Patients suffering from inflammatory conditions often present with severe hypovolemia due to vasodilatation and increased vascular permeability. Early administration of fluids is, therefore, a cornerstone and lifesaving therapy.
However, a vigorous and aggressive fluid therapy increases tissue edema, worsen tissue perfusion and organ function. Based on this, the presented studies investigated different aspects of administration and choice of resuscitation fluids with the overall objective to obtain a long-lasting plasma volume expansion with minimal
Plasma volume expanding efficacy of albumin is suggested to be dependent on microvascular permeability whereas the efficacy of Ringers acetate is independent of permeability. In the first study, plasma volume expansion by 5% albumin was compared to that by Ringers acetate in a condition of normal (after mild haemorrhage) and increased microvascular permeability (in rat sepsis model). The results revealed that, while the efficacy of both albumin and Ringers acetate as plasma volume expanders decreased in sepsis, the ratio between the two as plasma volume
expanders remained unchanged.
In the second study, the objective was to investigate dose-response of a crystalloid in hypovolemia induced by two different etiologies- sepsis and severe haemorrhage. Rats were randomized to resuscitation with Ringers acetate at a dose of 10, 30, 50, 75 and 100 ml/kg in sepsis or after a severe (30 ml/kg) haemorrhage. The results showed that plasma volume expansion was lower than previously realized across those a wide range of doses and that normovolemia was not attained even at the highest doses in any of the conditions. In sepsis, crystalloid resuscitation induced a dose-depended decrease in plasma oncotic pressure which could not be explained only by dilution.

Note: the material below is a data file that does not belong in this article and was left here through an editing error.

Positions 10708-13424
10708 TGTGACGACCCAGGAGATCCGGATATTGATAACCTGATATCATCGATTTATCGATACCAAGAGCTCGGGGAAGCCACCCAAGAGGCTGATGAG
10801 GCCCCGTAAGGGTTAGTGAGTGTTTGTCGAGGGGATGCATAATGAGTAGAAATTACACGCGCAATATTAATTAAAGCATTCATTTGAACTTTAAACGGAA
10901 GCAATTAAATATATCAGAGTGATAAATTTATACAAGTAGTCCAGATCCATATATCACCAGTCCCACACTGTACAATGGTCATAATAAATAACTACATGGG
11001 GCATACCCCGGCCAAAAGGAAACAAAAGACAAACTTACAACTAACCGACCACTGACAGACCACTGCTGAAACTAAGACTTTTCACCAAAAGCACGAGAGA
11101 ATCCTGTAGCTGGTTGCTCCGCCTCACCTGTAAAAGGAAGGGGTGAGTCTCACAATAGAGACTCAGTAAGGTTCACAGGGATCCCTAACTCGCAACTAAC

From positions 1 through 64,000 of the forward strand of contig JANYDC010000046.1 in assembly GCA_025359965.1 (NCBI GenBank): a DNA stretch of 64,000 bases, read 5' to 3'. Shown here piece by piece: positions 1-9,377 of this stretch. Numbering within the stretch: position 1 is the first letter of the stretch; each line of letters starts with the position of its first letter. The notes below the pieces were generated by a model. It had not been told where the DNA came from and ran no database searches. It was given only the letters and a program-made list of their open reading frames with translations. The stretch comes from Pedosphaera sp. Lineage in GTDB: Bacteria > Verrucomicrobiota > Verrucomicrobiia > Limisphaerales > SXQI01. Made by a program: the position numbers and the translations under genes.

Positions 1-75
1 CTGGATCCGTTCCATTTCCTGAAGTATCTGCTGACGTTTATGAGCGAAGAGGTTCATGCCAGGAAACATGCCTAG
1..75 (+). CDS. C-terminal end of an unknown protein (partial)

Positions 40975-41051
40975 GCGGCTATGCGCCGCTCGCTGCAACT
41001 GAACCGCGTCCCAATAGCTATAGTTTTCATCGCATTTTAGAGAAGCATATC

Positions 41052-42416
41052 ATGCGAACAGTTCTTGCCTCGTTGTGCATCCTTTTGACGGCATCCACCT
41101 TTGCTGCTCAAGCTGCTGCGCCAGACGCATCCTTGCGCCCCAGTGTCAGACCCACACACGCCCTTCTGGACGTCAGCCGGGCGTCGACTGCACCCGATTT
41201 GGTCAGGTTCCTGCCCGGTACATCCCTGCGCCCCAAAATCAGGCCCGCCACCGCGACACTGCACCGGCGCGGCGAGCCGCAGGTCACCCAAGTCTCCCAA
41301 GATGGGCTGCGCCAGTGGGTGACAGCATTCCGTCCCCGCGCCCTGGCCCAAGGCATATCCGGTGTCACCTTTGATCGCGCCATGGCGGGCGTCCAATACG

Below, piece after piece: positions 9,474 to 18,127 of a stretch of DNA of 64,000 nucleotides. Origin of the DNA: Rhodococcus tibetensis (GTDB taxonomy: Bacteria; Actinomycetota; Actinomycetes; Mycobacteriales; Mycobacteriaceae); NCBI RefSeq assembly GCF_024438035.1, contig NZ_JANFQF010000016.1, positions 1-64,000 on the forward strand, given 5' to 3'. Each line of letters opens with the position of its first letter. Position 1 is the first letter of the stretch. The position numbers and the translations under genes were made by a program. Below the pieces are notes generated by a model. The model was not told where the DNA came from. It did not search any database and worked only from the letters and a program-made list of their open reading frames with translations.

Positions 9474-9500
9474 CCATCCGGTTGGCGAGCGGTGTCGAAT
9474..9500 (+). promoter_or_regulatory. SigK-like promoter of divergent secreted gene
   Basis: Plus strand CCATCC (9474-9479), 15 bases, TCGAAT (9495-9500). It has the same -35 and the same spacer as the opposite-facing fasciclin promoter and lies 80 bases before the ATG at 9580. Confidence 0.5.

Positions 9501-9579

The third study was a single-center, assessor-blinded, parallel-group, randomised prospective clinical study. Previous experimental studies showed that plasma volume expansion was greater after slow infusion compared to rapid infusion of a colloid of the same volume. Based on this experimental data the study aimed to test the
hypothesis that plasma volume expansion is greater after slow infusion of colloid than after a rapid infusion of a given volume of colloid. A total of 70 patients with signs of hypovolemia after major abdominal surgery were included and a total of 34 and 31 patients completed the protocol in the slow and rapid infusion groups, respectively.
The results have shown that a slow infusion of 5% albumin did not give a better plasma volume expansion than a rapid infusion in postoperative patients with suspected hypovolemia.
- Anaesthesiology and Intensive Care Medicine
- Bentzer, Peter, Supervisor
- Schött, Ulf, Assistant supervisor
- Bark, Björn, Assistant supervisor
- Frigyesi, Attila, Assistant supervisor
|Award date||2018 May 31|
|Place of Publication||Lund|
|Publication status||Published - 2018|
Place: Föreläsningssal 3, Centralblocket, Universitetssjukhuset i Lund
Name: Svensén, Christer
Affiliation: Karolinska Institutet, Stockholm
Lund University, Faculty of Medicine Doctoral Dissertation Series 2018:65
- Anesthesiology and Intensive Care